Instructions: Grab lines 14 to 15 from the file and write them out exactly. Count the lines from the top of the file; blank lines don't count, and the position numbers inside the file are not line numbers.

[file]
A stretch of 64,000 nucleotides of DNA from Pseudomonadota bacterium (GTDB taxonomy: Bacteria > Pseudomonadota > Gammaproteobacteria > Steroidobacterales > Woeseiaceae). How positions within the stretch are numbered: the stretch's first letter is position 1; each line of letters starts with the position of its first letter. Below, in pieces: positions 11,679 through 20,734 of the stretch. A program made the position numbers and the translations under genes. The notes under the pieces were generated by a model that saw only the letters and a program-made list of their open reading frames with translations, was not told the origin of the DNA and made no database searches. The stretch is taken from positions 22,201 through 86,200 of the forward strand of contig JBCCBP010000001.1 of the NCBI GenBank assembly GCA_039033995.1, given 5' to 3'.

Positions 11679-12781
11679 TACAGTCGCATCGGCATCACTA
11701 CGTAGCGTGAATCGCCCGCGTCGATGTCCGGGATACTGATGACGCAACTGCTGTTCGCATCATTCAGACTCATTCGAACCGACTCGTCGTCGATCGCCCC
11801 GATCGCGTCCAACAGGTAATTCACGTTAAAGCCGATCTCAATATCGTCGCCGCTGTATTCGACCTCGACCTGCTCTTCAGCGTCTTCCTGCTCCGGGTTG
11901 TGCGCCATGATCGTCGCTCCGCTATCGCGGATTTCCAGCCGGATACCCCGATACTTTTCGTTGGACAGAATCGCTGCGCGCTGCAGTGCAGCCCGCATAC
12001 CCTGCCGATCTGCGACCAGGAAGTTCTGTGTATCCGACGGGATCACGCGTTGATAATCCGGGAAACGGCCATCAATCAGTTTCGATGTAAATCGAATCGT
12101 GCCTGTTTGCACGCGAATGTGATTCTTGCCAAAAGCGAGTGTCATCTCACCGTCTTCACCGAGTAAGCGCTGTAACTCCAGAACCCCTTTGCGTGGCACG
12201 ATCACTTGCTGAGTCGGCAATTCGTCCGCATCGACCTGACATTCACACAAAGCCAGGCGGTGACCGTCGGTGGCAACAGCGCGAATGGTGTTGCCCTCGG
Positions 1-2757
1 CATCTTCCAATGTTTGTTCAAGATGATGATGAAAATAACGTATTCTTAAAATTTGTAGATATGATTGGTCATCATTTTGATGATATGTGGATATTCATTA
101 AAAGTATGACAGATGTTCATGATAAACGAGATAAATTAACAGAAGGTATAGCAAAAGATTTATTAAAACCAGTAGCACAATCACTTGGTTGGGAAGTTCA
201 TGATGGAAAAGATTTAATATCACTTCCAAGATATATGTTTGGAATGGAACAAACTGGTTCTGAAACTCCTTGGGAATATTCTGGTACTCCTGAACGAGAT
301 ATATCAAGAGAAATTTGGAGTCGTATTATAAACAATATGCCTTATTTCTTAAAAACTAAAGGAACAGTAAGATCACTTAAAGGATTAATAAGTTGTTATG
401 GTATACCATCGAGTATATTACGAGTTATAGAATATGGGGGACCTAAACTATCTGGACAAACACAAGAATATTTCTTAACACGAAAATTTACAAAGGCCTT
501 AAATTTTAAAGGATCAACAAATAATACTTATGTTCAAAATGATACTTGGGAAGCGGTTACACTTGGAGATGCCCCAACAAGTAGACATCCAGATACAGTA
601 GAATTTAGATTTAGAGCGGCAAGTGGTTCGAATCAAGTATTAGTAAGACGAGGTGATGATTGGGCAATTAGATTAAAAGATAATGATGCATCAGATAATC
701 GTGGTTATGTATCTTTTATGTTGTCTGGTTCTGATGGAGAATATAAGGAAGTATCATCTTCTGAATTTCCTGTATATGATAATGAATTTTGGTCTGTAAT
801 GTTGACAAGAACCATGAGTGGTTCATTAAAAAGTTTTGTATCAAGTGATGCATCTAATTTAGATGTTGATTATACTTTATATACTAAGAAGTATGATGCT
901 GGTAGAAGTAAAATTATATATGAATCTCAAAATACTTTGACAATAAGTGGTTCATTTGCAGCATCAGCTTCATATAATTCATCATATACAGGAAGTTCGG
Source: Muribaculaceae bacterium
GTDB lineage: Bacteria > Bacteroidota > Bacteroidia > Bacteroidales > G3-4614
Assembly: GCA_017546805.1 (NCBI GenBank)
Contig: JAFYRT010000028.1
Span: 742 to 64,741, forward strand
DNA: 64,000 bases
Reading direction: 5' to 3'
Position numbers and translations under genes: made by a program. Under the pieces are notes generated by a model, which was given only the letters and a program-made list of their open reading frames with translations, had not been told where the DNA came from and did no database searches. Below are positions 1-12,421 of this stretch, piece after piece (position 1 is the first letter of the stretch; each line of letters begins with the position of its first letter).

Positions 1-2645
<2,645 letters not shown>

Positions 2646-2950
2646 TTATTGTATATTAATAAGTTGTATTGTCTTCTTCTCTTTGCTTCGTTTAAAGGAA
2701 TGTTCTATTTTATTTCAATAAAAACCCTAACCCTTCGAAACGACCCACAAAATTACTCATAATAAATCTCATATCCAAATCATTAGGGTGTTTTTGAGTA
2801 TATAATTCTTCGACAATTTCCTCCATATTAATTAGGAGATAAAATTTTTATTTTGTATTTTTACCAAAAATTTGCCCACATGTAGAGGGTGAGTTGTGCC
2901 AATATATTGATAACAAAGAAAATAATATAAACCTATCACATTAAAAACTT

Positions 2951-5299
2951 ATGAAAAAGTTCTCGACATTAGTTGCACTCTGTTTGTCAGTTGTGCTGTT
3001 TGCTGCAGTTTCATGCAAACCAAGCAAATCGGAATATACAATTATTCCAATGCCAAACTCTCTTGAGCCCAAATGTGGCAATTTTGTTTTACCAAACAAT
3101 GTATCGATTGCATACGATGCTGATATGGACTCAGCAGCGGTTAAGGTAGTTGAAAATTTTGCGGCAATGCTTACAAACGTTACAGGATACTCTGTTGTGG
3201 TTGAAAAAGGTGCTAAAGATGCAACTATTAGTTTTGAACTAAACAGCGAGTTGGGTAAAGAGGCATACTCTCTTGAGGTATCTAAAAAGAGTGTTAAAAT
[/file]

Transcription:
301 ATATCAAGAGAAATTTGGAGTCGTATTATAAACAATATGCCTTATTTCTTAAAAACTAAAGGAACAGTAAGATCACTTAAAGGATTAATAAGTTGTTATG
401 GTATACCATCGAGTATATTACGAGTTATAGAATATGGGGGACCTAAACTATCTGGACAAACACAAGAATATTTCTTAACACGAAAATTTACAAAGGCCTT